OXNARD, Calif. — With the only navigable port between Los Angeles and San Francisco, it figured that this agriculturally endowed valley in Ventura County would become a commercial center, home to everything from California’s largest strawberry and lima bean fields (and childhood home of Cesar Chavez) to a factory that processed sugar beets and, more recently, the place where BMW automobiles roll off ships and onto West Coast highways.
It also was here, in a nondescript building in yet another nondescript industrial park, that Otis Chandler, long-time publisher of the Los Angeles Times, housed his personal and extensive collection of cars and motorcycles. After Chandler’s death and the disbursement of his collection, another car collector, Peter W. Mullin, bought the building.
Except for new signage and a roof that includes solar panels and wind turbines and a living green garden, all designed to minimize the museum’s environmental footprint, the building remains nondescript on the outside. But inside, well, as noted on its tri-fold tourism brochure, the Mullin Automotive Museum is “an oasis of art and automobiles paying tribute to the art deco era when industrial themes blended with design innovations.”
Like cracking open a geode, a rock that looks like a mud ball until you open it up and see the sparkling gems inside, to open the museum’s glass doors and step inside is like walking into another world, into one of the Paris Auto Salons of the 1930s. The decor is art deco, right down to the riveted steel support beams that hold up that environmentally friendly roof. Actually, the rivets and sculpted ceiling supports are just extremely well done fiberglass covers hiding typical industrial-building roof support posts. But they enhance the theme and are perhaps the only faux aspect of the place.
The furnishings and the art are authentic — Mullin’s fascination with pre-war Paris extends to more than automobiles. And the cars on display not only are real, albeit with one recreated exception, but include some of the beautiful and rarest of their era.
Among them is Mullin’s 1934 Voisin C-25 Aerodyne, which last summer claimed best-in-show honors at the Pebble Beach concours d’elegance, and the 1936 Bugatti Type 57SC Atlantic that won best-in-show at Pebble Beach in 2003 and seven years later set a collector car sales record when it sold for a price in excess of $30 million.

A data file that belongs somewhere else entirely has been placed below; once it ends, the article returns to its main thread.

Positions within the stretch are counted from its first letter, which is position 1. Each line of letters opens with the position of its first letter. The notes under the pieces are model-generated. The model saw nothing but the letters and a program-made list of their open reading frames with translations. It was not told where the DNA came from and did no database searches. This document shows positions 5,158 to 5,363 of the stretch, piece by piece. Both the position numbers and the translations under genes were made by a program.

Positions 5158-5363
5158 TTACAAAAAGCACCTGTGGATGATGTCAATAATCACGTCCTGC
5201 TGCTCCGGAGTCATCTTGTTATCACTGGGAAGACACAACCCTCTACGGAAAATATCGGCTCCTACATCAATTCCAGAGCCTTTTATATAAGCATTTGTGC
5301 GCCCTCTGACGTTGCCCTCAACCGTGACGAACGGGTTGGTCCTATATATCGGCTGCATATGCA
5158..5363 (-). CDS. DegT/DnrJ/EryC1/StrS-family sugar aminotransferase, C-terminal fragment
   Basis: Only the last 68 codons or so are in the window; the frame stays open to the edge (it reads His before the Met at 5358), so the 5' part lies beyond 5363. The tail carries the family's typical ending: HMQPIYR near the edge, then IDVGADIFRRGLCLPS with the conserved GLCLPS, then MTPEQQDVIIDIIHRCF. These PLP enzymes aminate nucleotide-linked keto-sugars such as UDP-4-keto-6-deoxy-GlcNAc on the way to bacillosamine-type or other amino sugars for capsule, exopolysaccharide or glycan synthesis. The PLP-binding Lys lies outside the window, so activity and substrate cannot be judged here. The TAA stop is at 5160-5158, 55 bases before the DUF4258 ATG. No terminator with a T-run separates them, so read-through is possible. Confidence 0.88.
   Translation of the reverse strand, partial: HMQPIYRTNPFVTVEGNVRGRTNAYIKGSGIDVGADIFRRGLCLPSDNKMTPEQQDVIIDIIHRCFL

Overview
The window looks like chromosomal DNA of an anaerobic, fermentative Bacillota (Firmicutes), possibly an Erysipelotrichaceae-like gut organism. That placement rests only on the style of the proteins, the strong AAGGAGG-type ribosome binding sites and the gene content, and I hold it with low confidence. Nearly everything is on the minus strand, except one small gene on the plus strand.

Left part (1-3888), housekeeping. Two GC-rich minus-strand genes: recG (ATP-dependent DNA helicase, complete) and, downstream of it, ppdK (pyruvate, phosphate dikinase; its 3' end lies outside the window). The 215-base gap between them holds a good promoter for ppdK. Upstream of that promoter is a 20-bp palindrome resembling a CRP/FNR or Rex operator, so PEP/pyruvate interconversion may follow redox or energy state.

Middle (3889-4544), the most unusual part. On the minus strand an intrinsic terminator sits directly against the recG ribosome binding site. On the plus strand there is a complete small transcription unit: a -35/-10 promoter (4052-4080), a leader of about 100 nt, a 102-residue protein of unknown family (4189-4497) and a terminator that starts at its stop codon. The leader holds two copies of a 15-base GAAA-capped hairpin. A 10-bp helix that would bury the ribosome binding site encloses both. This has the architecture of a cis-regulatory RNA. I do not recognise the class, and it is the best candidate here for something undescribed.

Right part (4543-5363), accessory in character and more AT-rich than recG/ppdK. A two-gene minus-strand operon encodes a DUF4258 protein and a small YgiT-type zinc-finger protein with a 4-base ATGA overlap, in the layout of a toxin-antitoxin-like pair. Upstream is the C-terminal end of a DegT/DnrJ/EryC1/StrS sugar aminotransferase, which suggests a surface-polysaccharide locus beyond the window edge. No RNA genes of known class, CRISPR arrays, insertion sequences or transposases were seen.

“For me French automobiles of the 1920s and 1930s represent the pinnacle of 20th Century art and design — the artistic realization in steel, leather and glass of a modern idea created at a moment when hand craftsmanship embraced the machine, and a spirit of optimism fueled an explosion in artistic and technical development,” reads a quote from Mullin displayed at the museum’s entry.
“As an avid collector, the preservation of these rolling sculptures for the enjoyment of future generations is both a responsibility and a pleasure. I relish the stewardship and preservation of their exciting histories.”
While many of the museum’s vehicles have been meticulously restored, others are being preserved as found.
For example, a 1946 Delahaye Type 135 MS coupe is displayed in a barn-like setting.
For another, a 1925 Bugatti Type 22 Brescia roadster is displayed next to what looks like a gigantic photo of the car taken through the wall of an aquarium. The photo shows the car in water because that’s where it was parked for nearly 75 years, in a lake in Switzerland. After the car’s owner was unable to pay customs fees, officials, required by law to destroy such vehicles, decided they couldn’t dismantle such a vehicle so they put it into the local lake in hopes that someday it might be retrieved.
But there was a war and the car was forgotten until local divers discovered it in the 1960s. The “Bugatti in the Lake” became an attraction for divers for decades, but after a local youth was brutally beaten and killed while attending a fair, officials were persuaded to retrieve the historic car and sell it at auction to support a charity working to stop youth violence.
In addition to its collection of classic French coachbuilt cars, the museum’s mezzanine features a recreation of pit road for the 1932 24 Hours of Le Mans race, furniture designed by Ettore Bugatti’s father, Carlo, and animal artwork by Bugatti’s brother, Rembrandt.
The museum is open only two Saturdays per month, the second and fourth, or by making special reservations, and is only one of several reasons to visit Ventura County, which also is home to the Ronald Regan Presidential Library and Air Force One Pavilion.
Larry Edsall is a Phoenix-based freelance writer. You can reach him at firstname.lastname@example.org.